of your 





The George Hotel
The Red Lion
Vineyard Steps
Scheregate Steps
The Purple Dog
The Clock Museum
Holy Trinity
John Wilby


We continue our virtual tour having just visited and seen our imposing Town Hall in our High Street, which is known to follow the original Roman street that would have joined Balkerne Gate to the west and East Gate to the east. But, before we set off, on this, our third part of this tour, as before, we will give you a little more of our Romano-British history, so that you can fit the places and buildings that we'll see with the events that produced them.


The Romans came to Colchester in the year 43 AD and here they were to stay until around the year 411 AD, when the Roman Empire was in decline and their forces were required on other fronts. The east of Britain was being threatened by Saxon and Danish invaders, Vikings to the north and, after the Romans left, law and order, stability and trade took a nose dive. This is the period of King Arthur, when Colchester would have been his beloved Camelot, a walled and easily defended city. We then entered the Dark Ages, when very little evidence exists of there having been any inhabitation within the town's walls. The Roman buildings eventually decayed and collapsed, the Norman conquerors arriving some six centuries later to a place that must have seemed as if it had been built and populated by giants.




Along the High Street to the east, we have the George Hotel, one of the last of our coaching inns, certainly dating to the 16th century - and perhaps earlier than that. It was given a Georgian front, but inside, its timber framed construction has been very well restored. If you can call it a pub, it is perhaps our most sumptuous. Call in there for a drink (virtual of course!) and see what we mean!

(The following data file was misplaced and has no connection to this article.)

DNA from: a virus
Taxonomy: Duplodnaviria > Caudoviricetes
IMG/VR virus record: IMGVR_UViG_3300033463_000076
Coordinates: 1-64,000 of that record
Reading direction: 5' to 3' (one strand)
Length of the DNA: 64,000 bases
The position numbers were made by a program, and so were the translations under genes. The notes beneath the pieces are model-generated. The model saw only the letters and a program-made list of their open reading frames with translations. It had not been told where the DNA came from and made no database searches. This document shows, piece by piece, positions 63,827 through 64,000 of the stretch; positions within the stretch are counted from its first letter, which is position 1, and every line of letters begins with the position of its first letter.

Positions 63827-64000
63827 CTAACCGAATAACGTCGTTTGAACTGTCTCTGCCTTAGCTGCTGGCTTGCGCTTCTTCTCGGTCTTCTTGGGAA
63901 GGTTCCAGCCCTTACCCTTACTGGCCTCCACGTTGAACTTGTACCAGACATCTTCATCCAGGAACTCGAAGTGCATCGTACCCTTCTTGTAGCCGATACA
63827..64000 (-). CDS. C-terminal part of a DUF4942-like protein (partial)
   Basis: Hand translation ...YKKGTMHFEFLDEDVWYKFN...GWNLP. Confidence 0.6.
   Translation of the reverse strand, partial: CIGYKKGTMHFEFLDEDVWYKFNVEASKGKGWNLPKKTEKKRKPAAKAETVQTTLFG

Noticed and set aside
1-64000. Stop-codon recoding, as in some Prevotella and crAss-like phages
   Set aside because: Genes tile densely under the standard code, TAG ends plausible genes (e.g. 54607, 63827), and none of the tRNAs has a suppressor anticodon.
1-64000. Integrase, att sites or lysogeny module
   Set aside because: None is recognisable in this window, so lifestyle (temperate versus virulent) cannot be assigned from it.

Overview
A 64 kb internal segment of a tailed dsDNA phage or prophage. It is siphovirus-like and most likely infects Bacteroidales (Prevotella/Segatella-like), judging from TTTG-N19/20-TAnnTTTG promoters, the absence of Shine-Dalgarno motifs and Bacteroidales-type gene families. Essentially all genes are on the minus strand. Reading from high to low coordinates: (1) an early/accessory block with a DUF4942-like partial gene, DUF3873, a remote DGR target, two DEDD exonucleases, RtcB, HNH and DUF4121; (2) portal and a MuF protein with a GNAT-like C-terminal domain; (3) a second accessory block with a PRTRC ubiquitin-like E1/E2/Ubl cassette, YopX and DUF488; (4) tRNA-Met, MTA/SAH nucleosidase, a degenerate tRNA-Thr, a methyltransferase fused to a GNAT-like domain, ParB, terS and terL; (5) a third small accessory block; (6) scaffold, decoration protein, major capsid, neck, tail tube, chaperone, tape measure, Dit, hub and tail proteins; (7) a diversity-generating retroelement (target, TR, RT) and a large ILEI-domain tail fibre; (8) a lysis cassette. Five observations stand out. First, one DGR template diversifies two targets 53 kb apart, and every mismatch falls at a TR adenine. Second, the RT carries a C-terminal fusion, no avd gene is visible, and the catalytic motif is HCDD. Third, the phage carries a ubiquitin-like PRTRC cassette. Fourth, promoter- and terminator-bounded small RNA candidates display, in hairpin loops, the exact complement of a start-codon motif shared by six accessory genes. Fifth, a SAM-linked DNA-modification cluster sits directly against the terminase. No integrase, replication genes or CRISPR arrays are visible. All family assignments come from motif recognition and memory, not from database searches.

If you have the time, walk down East Stockwell Street, next to the George. There you will see the original archway where coaches would have arrived at the inn. Across the road is a widened area to facilitate the coach turning circle. The archway has now been blocked up due to the redundancy of its original function for coach and horse use.



We then move on to the next important hostelry in our High Street. 



Cross over the road from the George and we find another ancient inn.

The Red Lion was originally the private home of the Howard family, the Dukes of Norfolk, built in a very grand style in the 15th century. It was later converted to an inn, as so many houses were, after the dissolution of the monasteries by Henry VIII, and a shortage of accommodation came about. A drink at the bar or a meal in the restaurant is to be recommended, where the quality of the timber framed architecture can be better appreciated.

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Walk through the archway, where you will see George and the Dragon carved into the ancient framework. This was a reference to the Dukes of Norfolk holding the heraldic Order of the Garter. You are now in Red Lion Yard, the old stable yard, where you will see a variety of little shops. Here is a map from 1879 that shows how this area used to be laid out. No shops, no covered way, No Culver Street. No, this was a vibrant space, filled with the trappings associated with a coaching inn, mostly stabling for horses, spaces for tack and carriages, a boot store, a kitchen, a bar for the coachmen and perhaps the stable workers. Just imagine the sounds and the smells of that bygone time. This was where a stage coach of old, would arrive in Colchester and make its way directly to the Red Lion, the landlord at the ready as the coachman skilfully steers his coach and horses through the massive gates - remembering to remove his hat and to duck, for fear of knocking his block off - the landlord then signalling for his servants to close the gates, thus ensuring that the passengers were his, not the George's, customers for the night. The romance of those coaching days, sadly, a thing of the past.


Keep walking and you will come out into the Red Lion Shopping Precinct (created in the 1970s). Keep going, past Lion Walk church (which suffered badly during the earthquake of 1884) and you find yourself at an ancient thoroughfare known as Eld Lane, which runs parallel to our incredible town wall. A gap between shops in Eld Lane takes us to.....